Identification of early changes in specific symptoms that predict longer-term response to atypical antipsychotics in the treatment of patients with schizophrenia
Stephen J Ruberg, Lei Chen, Virginia Stauffer, Haya Ascher-Svanum, Sara Kollack-Walker, Robert R Conley, John Kane, Bruce J Kinon
BMC Psychiatry , 2011, DOI: 10.1186/1471-244x-11-23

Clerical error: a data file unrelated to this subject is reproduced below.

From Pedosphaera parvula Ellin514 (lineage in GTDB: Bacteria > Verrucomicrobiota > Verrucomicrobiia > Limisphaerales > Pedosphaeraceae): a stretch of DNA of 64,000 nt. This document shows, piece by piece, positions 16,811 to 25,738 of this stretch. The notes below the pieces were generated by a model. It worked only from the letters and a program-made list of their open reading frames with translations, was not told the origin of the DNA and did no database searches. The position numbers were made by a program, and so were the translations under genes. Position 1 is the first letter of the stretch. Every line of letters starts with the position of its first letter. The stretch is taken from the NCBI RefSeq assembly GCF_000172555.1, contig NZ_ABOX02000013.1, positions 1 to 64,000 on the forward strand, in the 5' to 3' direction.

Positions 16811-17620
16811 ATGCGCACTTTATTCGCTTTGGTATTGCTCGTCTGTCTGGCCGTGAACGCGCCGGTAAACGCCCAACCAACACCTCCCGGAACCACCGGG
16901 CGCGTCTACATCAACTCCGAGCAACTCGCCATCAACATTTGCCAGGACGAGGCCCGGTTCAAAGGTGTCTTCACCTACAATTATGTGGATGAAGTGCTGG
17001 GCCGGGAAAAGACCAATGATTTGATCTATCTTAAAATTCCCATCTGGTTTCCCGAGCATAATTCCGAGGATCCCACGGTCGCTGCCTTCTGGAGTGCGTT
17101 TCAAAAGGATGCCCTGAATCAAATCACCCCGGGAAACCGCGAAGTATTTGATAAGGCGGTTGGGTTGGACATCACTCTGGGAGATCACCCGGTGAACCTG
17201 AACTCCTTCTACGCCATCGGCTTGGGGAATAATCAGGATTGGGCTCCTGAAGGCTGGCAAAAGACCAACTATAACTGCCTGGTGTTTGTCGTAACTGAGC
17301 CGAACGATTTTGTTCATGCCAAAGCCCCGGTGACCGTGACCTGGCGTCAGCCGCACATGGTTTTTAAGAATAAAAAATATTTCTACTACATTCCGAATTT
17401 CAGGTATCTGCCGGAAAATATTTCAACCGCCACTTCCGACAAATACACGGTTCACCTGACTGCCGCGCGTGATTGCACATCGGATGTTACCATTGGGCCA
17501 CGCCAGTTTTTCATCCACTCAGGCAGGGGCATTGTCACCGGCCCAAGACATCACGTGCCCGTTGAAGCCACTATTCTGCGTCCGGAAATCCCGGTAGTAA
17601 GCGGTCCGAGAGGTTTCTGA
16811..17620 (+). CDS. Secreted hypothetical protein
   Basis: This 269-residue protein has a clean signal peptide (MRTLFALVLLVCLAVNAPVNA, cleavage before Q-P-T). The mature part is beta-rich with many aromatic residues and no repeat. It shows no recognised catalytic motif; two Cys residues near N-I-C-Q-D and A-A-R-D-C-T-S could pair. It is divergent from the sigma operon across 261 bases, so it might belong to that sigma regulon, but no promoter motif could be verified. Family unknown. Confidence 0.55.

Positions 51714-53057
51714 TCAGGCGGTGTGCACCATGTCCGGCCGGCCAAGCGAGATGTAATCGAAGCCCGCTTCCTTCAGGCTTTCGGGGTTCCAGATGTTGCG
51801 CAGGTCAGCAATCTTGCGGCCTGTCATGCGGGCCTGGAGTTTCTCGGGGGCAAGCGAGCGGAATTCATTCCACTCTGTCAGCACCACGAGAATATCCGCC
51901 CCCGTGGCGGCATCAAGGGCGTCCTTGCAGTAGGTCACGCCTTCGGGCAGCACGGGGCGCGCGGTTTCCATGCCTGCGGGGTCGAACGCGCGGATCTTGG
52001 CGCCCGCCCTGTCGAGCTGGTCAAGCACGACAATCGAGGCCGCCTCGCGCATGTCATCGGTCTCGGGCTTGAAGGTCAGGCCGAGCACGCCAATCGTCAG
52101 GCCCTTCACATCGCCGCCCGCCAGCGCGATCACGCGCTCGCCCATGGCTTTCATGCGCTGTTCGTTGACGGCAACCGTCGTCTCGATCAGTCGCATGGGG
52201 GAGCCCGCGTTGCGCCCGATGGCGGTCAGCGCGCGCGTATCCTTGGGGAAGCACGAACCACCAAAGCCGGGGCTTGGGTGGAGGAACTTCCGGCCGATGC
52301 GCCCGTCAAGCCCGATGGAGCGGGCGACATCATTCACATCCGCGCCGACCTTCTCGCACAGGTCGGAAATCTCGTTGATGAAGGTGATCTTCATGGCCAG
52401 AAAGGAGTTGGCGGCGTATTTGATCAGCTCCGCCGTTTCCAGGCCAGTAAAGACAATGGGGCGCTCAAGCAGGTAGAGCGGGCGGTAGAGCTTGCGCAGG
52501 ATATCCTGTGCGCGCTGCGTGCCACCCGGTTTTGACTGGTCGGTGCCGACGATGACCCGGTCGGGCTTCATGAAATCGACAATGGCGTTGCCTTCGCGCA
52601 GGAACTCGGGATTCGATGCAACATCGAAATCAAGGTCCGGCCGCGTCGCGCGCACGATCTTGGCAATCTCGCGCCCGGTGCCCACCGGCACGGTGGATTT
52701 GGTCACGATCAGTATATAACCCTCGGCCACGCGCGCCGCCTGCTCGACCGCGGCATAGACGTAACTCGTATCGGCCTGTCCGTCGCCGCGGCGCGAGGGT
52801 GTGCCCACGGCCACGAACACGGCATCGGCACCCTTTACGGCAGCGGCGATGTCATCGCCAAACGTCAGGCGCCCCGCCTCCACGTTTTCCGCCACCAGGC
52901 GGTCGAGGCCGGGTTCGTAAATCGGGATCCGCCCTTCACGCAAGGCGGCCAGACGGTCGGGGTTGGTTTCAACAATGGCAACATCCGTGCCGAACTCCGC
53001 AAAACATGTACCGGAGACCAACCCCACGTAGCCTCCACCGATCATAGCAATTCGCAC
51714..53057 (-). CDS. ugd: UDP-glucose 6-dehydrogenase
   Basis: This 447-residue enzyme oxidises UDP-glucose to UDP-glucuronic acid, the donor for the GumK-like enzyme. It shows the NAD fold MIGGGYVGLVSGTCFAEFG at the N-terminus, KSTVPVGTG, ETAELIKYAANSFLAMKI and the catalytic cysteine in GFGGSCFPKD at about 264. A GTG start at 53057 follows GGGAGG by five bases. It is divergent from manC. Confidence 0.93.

Abstract: Data were pooled from moderately to severely ill patients (n = 1494) from 6 randomized, double-blind trials (N = 2543). Response was defined as a ≥30% reduction in Positive and Negative Syndrome Scale (PANSS) Total score by Week 8 of treatment. Analyzed predictors were change in individual PANSS items at Weeks 1 and 2. A decision tree was constructed using classification and regression tree (CART) analysis to identify predictors that most effectively differentiated responders from non-responders.A 2-branch, 6-item decision tree was created, producing 3 distinct groups. First branch criterion was a 2-point score decrease in at least 2 of 5 PANSS positive items (Week 2). Second branch criterion was a 2-point score decrease in the PANSS excitement item (Week 2). "Likely responders" met the first branch criteria; "likely non-responders" did not meet first or second criterion; "not predictable" patients did not meet the first but did meet the second criterion. Using this approach, response to treatment could be predicted in most patients (92%) with high positive predictive value (79%) and high negative predictive value (75%). Predictive findings were confirmed through analysis of data from 2 independent trials.Using a data-driven approach, we identified decision rules using early change in the scores of selected PANSS items to accurately predict longer-term treatment response or non-response to atypical antipsychotic therapy. This could lead to development of a simple quantitative evaluation tool to help guide early treatment decisions.This is a retrospective, non-intervention study in which pooled results from 6 previously published reports were analyzed; thus, clinical trial registration is not required.Over 66% of patients with chronic schizophrenia who are started on atypical antipsychotics for treatment of moderate to severe symptoms will fail to show moderate improvement after 3 months of treatment, and 1 in 3 will fail to show even minimal improvement [1,2]. When